While the Formula 1 world waits impatiently for direction on regulations for 2021 and beyond, motorsport chief Ross Brawn has revealed that the delays have been by intent, in an effort to try and balance the opportunities available to teams irrespective of resources.
In a way, rule makers are caught between a rock and a hard place with regards to the rules deadline, too soon may benefit the big budget teams – Mercedes, Ferrari and Red Bull – to the detriment of the minnows. However the same could be said if the rules are released too late, hence timing is critical.
In his end of the season review, Brawn explained, “The FIA and ourselves have issued a framework of what the car could be like with tasks for each team to look at aspects of it. It’s not enough for teams to go off and start designing a car, we’re purposefully trying to hold back on that.”
“We don’t want teams with a lot of resource to gain a march on those who don’t. But it’s a difficult balance because there is a perfectly valid argument that the later you leave the issuing of the information, the more it suits the teams with a lot of resource.”
“The teams will have about a year or so to work on the designs of these cars, I think that’s the right sort of timescale. Once they’ve designed their 2020 cars, they need to be able to focus on 2021,” added Brawn.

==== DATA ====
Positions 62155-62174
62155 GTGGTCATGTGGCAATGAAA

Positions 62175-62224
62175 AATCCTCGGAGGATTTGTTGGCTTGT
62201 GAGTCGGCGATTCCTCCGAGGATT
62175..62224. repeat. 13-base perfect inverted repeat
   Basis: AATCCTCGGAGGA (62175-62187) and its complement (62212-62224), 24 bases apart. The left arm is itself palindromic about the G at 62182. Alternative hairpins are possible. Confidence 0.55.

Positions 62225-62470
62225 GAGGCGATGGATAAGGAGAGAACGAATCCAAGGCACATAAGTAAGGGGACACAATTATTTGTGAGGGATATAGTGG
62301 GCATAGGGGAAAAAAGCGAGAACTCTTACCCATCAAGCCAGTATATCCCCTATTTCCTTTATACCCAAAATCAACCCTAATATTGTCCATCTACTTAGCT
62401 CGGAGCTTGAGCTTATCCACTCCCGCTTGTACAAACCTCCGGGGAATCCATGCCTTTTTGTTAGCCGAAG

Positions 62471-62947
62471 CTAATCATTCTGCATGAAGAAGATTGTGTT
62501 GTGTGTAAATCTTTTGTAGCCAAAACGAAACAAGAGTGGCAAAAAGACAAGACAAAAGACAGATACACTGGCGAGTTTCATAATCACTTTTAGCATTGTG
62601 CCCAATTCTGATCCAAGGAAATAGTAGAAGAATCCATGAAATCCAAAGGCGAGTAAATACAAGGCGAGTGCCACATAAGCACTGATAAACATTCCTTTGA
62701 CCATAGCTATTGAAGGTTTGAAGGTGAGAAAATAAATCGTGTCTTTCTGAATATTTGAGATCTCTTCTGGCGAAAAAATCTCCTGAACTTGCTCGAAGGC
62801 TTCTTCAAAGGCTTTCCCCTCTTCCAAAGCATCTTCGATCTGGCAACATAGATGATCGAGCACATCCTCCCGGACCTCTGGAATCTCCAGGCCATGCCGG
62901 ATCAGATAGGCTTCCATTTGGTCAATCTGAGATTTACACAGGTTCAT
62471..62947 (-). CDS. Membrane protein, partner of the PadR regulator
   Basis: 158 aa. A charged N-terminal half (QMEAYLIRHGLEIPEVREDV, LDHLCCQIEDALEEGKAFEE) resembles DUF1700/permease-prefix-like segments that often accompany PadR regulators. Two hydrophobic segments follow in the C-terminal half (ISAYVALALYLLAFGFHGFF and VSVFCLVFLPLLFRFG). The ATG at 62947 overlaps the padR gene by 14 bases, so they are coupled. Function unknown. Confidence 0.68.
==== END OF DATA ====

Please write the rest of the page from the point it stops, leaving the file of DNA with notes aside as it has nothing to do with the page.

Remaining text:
Simple maths suggests that a “year or so” from now is circa end of next season, upon which teams will have the double headache of embarking on an all-new project while maintaining their race programme at the same time.
On the upside for fans, sweeping regulation changes can tinker with the pecking order as his own BrawnGP team proved in 2009 with Jenson Button and Rubens Barrichello.
“Whenever you introduce fairly major conceptual change in the regulations, the opportunity exists for a team to devote its resource to that project and leapfrog a year – accept where it is and that it might not be the greatest year – in favour of jumping up to where they want to be the following year,” reasoned Brawn.
Big Question: When should Ross release the rules?